Submitting to Conjunctions


From October 25 – November 10, 2022, we will accept submissions for our spring 2023 issue, Conjunctions:80, The Ways of Water. You can submit your work via Submittable: Please read below for our submission call and guidelines!
Submission Call
Conjunctions: 80, The Ways of Water

Water abides at the heart of life. Oceans, lakes, ponds, springs, rivers, creeks, clouds, rain, snow, ice. And through evaporation, the cycle from sea to sky to storm evolves anew. A story begins when water breaks and parents rush to the hospital. Floods and avalanches, tsunamis and hurricanes, not to mention droughts, famine, and fire, are capable of bringing that story to an end. Water is, or ought to be, as revered as any god. After all, it hosted the birthplace of our ancestors—think sand-sized Saccorhytus, think Tiktaaliks, think tetrapods—and continues to sustain all creatures that reside on land, fly through air, or still swim or float along.

Consider the transcendent nature of a glass of water. How crucial water is to myth, literature, religion, science, commerce, recreation, to all manner of cultural activity. Yet—due in part to human neglect and greed and destructiveness—lakes are drying up, icecaps are melting, rivers are falling, oceans are rising, rains are so compromised with toxins we dare not drink from cisterns.

If our relationship with water has always been crucial, it has never been more critical than now. We sometimes find ourselves at sea, bewildered and uncertain. We sometimes put to sea, embarking on adventure. We dive, sail, and surf, drop our line at a fishing hole. We sit with a book on the beach, watch the tides by moonlight. Some pray beside still waters while others frolic in the waves. We row, row, row down the stream thinking life’s but a dream. We are known to go off the deep end.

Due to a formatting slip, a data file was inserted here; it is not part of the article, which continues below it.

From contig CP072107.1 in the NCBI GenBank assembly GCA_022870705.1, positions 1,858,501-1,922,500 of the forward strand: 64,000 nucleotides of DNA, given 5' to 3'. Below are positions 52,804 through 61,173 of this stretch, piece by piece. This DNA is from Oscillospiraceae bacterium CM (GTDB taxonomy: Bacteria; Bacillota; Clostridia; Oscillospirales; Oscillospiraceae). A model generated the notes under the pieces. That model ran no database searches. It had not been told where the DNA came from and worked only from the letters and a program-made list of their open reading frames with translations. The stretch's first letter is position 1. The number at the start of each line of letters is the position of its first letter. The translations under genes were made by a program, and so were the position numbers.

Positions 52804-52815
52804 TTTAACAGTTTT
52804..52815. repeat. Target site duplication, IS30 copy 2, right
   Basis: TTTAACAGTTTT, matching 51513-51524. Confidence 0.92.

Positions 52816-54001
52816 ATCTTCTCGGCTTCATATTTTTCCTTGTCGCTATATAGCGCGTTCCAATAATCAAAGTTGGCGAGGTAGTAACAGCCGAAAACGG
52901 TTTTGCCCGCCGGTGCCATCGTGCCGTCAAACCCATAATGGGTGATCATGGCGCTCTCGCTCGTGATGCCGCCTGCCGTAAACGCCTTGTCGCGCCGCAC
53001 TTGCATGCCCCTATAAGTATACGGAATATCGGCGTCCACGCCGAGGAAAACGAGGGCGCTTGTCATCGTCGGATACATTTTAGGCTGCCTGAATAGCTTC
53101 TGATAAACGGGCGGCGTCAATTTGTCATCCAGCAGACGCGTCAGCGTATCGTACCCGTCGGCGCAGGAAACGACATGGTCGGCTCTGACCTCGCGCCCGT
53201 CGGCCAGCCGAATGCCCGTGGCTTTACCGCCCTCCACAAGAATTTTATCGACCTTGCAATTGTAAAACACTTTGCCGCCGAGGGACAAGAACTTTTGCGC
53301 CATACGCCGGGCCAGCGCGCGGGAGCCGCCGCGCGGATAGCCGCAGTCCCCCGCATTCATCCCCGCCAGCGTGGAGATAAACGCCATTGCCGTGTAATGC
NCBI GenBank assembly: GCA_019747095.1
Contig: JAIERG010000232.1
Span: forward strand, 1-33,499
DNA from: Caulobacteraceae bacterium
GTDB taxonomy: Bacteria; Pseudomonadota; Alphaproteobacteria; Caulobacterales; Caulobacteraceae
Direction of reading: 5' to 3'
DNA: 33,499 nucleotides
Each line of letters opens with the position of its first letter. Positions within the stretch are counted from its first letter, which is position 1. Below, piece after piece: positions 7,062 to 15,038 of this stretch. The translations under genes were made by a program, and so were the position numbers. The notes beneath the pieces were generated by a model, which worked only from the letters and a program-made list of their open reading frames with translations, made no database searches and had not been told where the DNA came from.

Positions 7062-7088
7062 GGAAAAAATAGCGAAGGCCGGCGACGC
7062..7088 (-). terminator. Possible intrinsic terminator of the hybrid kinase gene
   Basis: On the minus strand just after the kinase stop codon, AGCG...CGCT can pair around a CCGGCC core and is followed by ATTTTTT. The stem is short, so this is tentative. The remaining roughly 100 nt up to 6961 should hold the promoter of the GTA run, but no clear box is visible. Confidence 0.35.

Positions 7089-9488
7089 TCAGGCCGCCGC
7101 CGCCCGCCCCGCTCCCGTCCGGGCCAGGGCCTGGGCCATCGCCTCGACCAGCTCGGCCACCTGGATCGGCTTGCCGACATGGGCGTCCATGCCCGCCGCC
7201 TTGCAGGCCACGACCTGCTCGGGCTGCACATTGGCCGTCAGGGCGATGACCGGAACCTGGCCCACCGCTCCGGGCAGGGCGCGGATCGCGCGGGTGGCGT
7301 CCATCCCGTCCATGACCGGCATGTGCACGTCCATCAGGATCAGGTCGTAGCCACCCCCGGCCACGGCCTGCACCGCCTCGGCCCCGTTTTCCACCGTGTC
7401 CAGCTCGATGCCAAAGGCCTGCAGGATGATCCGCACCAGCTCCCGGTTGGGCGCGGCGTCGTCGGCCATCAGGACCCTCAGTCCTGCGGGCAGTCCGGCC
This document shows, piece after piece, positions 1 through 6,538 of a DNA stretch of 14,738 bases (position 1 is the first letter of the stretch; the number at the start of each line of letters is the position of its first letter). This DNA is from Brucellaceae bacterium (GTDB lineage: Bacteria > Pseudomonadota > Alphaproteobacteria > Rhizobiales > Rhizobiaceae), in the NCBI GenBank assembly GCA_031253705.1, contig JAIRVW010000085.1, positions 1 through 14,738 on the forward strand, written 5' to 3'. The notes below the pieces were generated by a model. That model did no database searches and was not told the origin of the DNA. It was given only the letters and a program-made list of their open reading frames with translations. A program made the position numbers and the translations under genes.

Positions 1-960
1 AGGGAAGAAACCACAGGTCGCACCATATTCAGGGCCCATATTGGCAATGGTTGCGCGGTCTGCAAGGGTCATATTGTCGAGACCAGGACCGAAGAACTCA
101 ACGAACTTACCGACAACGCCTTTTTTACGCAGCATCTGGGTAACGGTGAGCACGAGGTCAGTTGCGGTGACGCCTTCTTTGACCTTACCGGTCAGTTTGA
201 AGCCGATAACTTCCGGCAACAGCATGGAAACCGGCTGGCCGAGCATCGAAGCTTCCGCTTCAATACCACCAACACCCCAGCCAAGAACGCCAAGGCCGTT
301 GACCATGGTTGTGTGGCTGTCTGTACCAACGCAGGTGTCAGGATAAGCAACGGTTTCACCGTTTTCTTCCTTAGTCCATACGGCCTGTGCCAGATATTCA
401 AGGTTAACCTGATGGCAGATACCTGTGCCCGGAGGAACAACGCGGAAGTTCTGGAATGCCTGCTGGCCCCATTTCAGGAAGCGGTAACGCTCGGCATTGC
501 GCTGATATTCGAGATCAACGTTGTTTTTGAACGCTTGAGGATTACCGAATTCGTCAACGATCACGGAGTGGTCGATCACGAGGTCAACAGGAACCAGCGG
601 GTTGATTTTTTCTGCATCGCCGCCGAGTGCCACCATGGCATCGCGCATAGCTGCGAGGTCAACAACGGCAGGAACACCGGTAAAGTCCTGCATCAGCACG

Conjunctions:80, The Ways of Water will explore the nature of water in our lives and those of our fellow beings. Through fiction and poetry, ecological and climate writing, in a multitude of genres, this issue will bring together a wide community of writers to plumb this most essential matter so basic to the survival of all flora, all fauna on this fragile water-blue planet.


Submissions are open for our weekly online magazine, which we read for year-round and is not subject to thematic restrictions.


Submissions are open year-round by postal mail. To submit via mail, please send your manuscript to our editorial office (address below) with a brief cover letter including your name, address, and email. In order to receive a response, you must include a self-addressed envelope stamped with sufficient postage for our reply and for return of your manuscript (if requested). Do not send submissions by any delivery method that requires a signature. 
Address mail submissions to:       Bradford Morrow, Editor
21 E 10th Street, #3E
New York, NY 10003

While we can’t predict exactly when an issue will close to new work, we typically read into August for our fall issues and into February for our spring issues.